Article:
A Queensland rat, the grassland melomys, could be the origin of a koala retrovirus, which infects the majority of Australia’s koalas.
University of Queensland School of Veterinary Science lecturer Dr Gregory Simmons said it was well known that chlamydial infection was a significant disease affecting koalas.
“More recent research suggests the highly infectious koala retrovirus may also be a serious threat to the long-term survival of koalas,” he said.
“Nearly all koalas are now infected with koala retrovirus and the infection is associated with immunosuppression and a range of cancers including leukaemia and lymphoma.
“Proving the virus is the direct cause of these other diseases is complex.”
Dr Simmons said the partial sequence of a melomy virus - Melomys burtoni retrovirus - was found to be closely related to the koala retrovirus, and possibly linked through shared habitats.
“The melomys virus is closely related to koala retrovirus, but it is also closely related to the gibbon ape leukaemia retrovirus and may be another strain of this virus,” he said.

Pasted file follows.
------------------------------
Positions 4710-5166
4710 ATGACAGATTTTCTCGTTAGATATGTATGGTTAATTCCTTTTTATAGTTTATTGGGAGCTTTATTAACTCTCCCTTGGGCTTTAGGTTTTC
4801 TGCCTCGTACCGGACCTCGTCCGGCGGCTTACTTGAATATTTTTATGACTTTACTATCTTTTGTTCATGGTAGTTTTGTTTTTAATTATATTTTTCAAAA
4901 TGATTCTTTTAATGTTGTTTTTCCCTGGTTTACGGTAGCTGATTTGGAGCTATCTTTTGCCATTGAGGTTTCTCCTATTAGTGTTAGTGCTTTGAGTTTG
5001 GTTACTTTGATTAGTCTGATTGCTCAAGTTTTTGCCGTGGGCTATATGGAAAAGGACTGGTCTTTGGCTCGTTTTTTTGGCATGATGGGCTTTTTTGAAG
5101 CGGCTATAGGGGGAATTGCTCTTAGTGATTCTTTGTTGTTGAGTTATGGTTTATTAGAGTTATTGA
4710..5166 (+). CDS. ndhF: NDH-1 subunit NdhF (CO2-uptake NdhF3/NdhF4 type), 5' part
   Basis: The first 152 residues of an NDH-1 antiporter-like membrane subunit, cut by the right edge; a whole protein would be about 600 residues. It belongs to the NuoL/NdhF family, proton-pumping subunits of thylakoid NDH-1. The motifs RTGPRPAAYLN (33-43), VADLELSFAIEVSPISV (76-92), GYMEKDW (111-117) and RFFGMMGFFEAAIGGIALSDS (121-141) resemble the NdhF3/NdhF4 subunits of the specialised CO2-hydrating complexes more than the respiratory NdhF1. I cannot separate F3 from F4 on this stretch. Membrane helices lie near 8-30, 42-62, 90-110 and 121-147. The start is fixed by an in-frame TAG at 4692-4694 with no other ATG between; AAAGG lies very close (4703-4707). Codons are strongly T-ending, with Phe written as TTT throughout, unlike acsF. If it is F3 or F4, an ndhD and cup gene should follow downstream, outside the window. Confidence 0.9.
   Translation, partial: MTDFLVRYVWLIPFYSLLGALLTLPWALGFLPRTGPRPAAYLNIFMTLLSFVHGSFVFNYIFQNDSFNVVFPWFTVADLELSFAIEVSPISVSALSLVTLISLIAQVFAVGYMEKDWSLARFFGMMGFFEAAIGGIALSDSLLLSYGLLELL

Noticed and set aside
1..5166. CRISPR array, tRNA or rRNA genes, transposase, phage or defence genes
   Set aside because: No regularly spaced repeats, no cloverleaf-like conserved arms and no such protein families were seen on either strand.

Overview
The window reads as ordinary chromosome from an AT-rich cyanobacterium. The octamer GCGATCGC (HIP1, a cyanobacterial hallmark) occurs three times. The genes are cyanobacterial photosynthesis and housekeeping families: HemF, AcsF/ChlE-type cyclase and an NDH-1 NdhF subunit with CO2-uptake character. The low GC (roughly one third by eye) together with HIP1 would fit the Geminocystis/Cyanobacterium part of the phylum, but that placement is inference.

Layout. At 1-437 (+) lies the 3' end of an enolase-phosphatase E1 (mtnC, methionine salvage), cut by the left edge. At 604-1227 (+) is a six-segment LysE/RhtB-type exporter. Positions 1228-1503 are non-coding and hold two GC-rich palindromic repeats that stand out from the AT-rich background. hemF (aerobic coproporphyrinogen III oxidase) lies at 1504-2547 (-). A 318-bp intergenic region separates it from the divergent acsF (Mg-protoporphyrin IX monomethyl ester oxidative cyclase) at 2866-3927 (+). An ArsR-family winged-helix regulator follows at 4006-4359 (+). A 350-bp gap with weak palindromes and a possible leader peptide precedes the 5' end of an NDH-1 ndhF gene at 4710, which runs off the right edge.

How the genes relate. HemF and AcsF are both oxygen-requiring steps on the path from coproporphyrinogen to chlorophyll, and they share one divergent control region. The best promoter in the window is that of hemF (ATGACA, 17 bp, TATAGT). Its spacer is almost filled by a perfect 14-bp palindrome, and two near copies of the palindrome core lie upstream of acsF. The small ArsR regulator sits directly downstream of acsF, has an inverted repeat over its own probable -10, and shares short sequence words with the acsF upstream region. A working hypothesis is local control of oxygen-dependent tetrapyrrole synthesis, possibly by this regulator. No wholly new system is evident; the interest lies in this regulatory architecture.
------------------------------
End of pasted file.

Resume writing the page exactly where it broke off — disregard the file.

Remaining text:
He said the gibbon ape leukaemia virus first appeared in the late 1960s in Bangkok, Thailand, while the koala retrovirus was discovered in 2000.
“It was then apparent that the two viruses almost certainly share a common ancestor and are the result of cross-species transmission in the past,” he said.
“However it is difficult to see where direct transmission occurred between koalas and gibbons as the two hosts are separated geographically, and we are still searching for this common link.”
Dr Simmons explored a potential missing link in the origins of gibbon ape leukaemia virus in Virus Genes (DOI: 10.1007/s11262-017-1436-0).
Dr Simmons is currently working between UQ and veterinary schools in Adelaide, as well as Nottingham in the UK, trying to determine the biological mechanism that leads to koala retrovirus.